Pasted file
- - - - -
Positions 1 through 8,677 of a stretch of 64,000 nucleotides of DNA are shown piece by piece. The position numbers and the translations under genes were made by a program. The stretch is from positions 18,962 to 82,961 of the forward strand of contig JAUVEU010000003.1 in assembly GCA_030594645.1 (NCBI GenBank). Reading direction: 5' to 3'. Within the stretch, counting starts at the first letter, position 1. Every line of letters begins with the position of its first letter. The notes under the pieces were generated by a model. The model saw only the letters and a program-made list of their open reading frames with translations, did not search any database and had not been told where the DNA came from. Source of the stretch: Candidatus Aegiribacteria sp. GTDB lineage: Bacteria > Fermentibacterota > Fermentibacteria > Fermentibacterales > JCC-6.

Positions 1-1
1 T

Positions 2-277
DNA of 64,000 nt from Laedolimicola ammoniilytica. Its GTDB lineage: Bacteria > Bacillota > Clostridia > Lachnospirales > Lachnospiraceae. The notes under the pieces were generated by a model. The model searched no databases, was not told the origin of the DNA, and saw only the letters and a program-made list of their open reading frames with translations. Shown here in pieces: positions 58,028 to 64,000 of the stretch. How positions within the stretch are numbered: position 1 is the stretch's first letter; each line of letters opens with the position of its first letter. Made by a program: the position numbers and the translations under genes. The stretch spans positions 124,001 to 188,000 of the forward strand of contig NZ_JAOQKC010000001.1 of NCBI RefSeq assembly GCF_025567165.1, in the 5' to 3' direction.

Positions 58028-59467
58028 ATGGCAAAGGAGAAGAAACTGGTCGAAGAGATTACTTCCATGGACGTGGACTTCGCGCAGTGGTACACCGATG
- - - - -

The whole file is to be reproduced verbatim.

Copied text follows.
Positions 1 through 8,677 of a stretch of 64,000 nucleotides of DNA are shown piece by piece. The position numbers and the translations under genes were made by a program. The stretch is from positions 18,962 to 82,961 of the forward strand of contig JAUVEU010000003.1 in assembly GCA_030594645.1 (NCBI GenBank). Reading direction: 5' to 3'. Within the stretch, counting starts at the first letter, position 1. Every line of letters begins with the position of its first letter. The notes under the pieces were generated by a model. The model saw only the letters and a program-made list of their open reading frames with translations, did not search any database and had not been told where the DNA came from. Source of the stretch: Candidatus Aegiribacteria sp. GTDB lineage: Bacteria > Fermentibacterota > Fermentibacteria > Fermentibacterales > JCC-6.

Positions 1-1
1 T

Positions 2-277
DNA of 64,000 nt from Laedolimicola ammoniilytica. Its GTDB lineage: Bacteria > Bacillota > Clostridia > Lachnospirales > Lachnospiraceae. The notes under the pieces were generated by a model. The model searched no databases, was not told the origin of the DNA, and saw only the letters and a program-made list of their open reading frames with translations. Shown here in pieces: positions 58,028 to 64,000 of the stretch. How positions within the stretch are numbered: position 1 is the stretch's first letter; each line of letters opens with the position of its first letter. Made by a program: the position numbers and the translations under genes. The stretch spans positions 124,001 to 188,000 of the forward strand of contig NZ_JAOQKC010000001.1 of NCBI RefSeq assembly GCF_025567165.1, in the 5' to 3' direction.

Positions 58028-59467
58028 ATGGCAAAGGAGAAGAAACTGGTCGAAGAGATTACTTCCATGGACGTGGACTTCGCGCAGTGGTACACCGATG